The headquarters of the Centre of Documentation are situated in the monumental rooms on the first floor of the former hospital of San Giovanni di Dio. Formerly the small hospital of Santa Maria dell’Umiltà, founded by Simone Vespucci in 1380, it became the residence of the friars from the Hospitaller Order of San Giovanni di Dio in as early as 1588. These friars were better known as the Fatebenefratelli or Friars of the Sporta, because of their practice of begging for money and offers in kind in the city streets. The hospital's history dates from this time and the friars continued to care for the sick until the order was suppressed in 1866. The activity of the hospital however survived without interruption until 1983, when the health services were transferred to the 'new' Hospital of San Giovanni di Dio at Torregalli, though the day hospital and social health services remained in the Borgognissanti buildings until the year 2000.

The Centre also hosts furnishings and many of the original artistic works surviving from the old hospital, Church and Convent of San Giovanni di Dio after the original fourteenth century complex was renovated and enlarged in 1635-1703 and 1730-1755. The twenty-eight 'headboards' (small oil paintings of floral subjects, which were placed above the bed heads of the sick) are particularly interesting as they are attributed to the workshop of Bartolomeo Bimbi (1648-1730). Other works have been attributed to Giovan Battista Lenardi, Alessandro Gherardini, Giovanni Antonio Noferi, Joseph Dorffmeister, all artists who were linked to the court and eighteenth century Florentine nobility. The ceilings of the great hospital entrance hall are frescoed with Jesus healing a paralysed man at the pool of Bethsaida, by Vincent and Rinaldo Botti (ca. 1735), while Carlo Marcellini (1643- 1713) carried out most of the architectural structure of the church and the hall itself.

Since 2001 the exhibition of art works has also been accompanied by a collection of historical and medical instruments, thanks to some donations made by doctors after retiring from the profession. The importance of preserving instruments that might otherwise have easily been destroyed, along with all the data regarding their functions, together with the need to resolve what was becoming a problem for the hospitals, which otherwise had to preserve this material in suitable places that had little or nothing to do with their primary health purposes, led the Documentation Centre to take over the conservation of those instruments – now unused because of the changing times, technical or medical progress, or simply important because of the illustrious name of the specialist who used them, though still significant as a 'heritage of health' – because it realises that they must be protected and promoted in the same way as any other historic artistic asset or library. The different origins of the items in the corpus have meant that it includes a great many specialised sections that are not always fully represented, but which – in spite of being incomplete – can be of interest to many, especially in the world of education.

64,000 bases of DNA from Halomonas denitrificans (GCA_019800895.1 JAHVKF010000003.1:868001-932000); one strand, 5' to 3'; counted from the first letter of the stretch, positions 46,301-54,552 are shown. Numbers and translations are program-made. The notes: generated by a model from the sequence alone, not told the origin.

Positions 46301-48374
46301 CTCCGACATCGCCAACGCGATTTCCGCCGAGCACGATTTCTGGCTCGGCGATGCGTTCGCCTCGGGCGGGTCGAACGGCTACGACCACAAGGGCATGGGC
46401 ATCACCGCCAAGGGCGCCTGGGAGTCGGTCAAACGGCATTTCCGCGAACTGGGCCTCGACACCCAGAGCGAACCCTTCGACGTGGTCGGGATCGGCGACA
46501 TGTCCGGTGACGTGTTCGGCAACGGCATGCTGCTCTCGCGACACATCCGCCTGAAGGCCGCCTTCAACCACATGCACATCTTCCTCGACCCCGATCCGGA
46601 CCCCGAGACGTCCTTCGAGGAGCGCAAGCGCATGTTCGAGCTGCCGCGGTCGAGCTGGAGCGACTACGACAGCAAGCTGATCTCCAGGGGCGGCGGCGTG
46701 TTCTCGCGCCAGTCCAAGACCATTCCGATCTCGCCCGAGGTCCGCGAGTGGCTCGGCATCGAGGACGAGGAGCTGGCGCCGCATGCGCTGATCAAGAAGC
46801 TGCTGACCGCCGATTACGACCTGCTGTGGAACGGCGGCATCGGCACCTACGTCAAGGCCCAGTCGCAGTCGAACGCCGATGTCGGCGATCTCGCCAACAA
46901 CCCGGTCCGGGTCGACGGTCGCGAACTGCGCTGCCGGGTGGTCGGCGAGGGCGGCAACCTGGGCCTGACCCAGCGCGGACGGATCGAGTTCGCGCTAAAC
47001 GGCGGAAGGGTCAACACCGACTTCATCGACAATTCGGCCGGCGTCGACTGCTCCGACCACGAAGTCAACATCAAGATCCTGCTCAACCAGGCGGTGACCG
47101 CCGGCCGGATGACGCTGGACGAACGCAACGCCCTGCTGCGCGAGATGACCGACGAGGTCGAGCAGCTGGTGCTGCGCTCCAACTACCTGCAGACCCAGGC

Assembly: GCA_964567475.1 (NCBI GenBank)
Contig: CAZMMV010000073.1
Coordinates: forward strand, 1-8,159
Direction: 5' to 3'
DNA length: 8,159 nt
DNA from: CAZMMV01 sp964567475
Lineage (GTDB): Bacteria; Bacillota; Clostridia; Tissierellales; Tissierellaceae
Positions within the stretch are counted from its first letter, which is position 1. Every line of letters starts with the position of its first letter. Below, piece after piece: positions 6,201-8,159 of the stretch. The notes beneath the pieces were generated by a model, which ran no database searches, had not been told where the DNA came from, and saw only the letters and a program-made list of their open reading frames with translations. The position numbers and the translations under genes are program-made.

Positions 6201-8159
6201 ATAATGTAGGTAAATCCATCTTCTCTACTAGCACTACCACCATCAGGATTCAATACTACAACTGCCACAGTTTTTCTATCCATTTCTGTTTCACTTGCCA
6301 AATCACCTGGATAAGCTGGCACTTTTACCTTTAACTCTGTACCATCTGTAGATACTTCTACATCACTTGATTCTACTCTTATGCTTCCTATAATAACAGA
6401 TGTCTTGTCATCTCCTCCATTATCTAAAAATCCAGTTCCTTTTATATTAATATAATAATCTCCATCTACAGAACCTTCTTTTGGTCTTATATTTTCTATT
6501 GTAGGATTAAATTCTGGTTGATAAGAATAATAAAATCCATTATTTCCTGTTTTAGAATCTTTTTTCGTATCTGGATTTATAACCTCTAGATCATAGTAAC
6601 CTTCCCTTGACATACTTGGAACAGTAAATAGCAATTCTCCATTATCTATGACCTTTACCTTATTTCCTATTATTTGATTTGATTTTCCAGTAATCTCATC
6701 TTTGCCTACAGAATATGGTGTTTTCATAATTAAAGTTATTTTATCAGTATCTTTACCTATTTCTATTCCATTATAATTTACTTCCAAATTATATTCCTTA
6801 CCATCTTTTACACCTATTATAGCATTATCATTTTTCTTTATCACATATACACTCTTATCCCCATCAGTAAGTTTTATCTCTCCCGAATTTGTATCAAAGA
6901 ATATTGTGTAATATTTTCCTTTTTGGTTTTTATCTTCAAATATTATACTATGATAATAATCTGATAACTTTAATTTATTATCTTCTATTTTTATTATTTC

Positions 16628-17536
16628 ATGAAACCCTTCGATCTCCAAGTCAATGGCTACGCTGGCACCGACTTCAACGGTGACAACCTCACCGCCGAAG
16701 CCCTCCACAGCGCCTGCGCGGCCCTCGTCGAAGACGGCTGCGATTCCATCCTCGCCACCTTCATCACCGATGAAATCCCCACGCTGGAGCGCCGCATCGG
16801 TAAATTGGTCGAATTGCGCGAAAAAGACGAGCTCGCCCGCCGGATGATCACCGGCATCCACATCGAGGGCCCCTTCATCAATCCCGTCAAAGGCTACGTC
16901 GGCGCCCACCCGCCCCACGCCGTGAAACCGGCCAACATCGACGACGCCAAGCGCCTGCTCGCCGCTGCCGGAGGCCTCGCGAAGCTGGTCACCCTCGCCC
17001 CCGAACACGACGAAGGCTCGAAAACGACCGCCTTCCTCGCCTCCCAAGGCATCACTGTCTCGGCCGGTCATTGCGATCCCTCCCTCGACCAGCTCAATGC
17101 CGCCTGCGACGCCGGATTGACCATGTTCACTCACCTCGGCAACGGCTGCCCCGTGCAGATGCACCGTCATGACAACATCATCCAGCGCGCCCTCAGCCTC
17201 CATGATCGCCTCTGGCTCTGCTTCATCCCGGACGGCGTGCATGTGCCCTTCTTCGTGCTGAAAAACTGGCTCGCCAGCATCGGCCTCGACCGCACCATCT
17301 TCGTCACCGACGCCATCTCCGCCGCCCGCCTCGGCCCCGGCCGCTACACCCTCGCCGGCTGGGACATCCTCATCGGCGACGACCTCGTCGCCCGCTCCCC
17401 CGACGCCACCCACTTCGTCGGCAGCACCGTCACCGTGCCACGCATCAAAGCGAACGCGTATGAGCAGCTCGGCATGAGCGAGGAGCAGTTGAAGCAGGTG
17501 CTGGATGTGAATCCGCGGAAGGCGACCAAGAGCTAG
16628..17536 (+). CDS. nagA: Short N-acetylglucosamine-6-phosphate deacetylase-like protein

The collection consists of about 300 exhibits (not including the series) that are the expression of the various specialised branches of medicine. The most significant and numerous exhibits come from the following disciplines: Urology, one of the richest sections, with examples of instruments related mainly to the extraction of bladder stones and datable from the late 19th century to the 1960's; Ophthalmology, with diagnostic instruments dating from the 1950's and 60's; Obstetrics and Gynaecology, with instruments from the early 1970's; Dentistry with the complete equipment from a dental studio of the 1950's; Gastroenterology, instruments for the diagnosis and extraction of oesophageal bladder stones, from the 1950's and 60's; Cardiology with a heart / lung machine for open-heart surgery, constructed in the Hospital of S. Giovanni di Dio in 1960; Anaesthesiology, from the Esmarch masks used in the 1940's, to the machines for anaesthesia of the 1980's; the vast corpus of 'recent' Occupational Medicine and lastly, a vast assortment of Instruments for First Aid, composed above all of scalpels, scissors, forceps, suture needles, cauteries, etc., datable between the early 20th century and the 1980's and 1990's.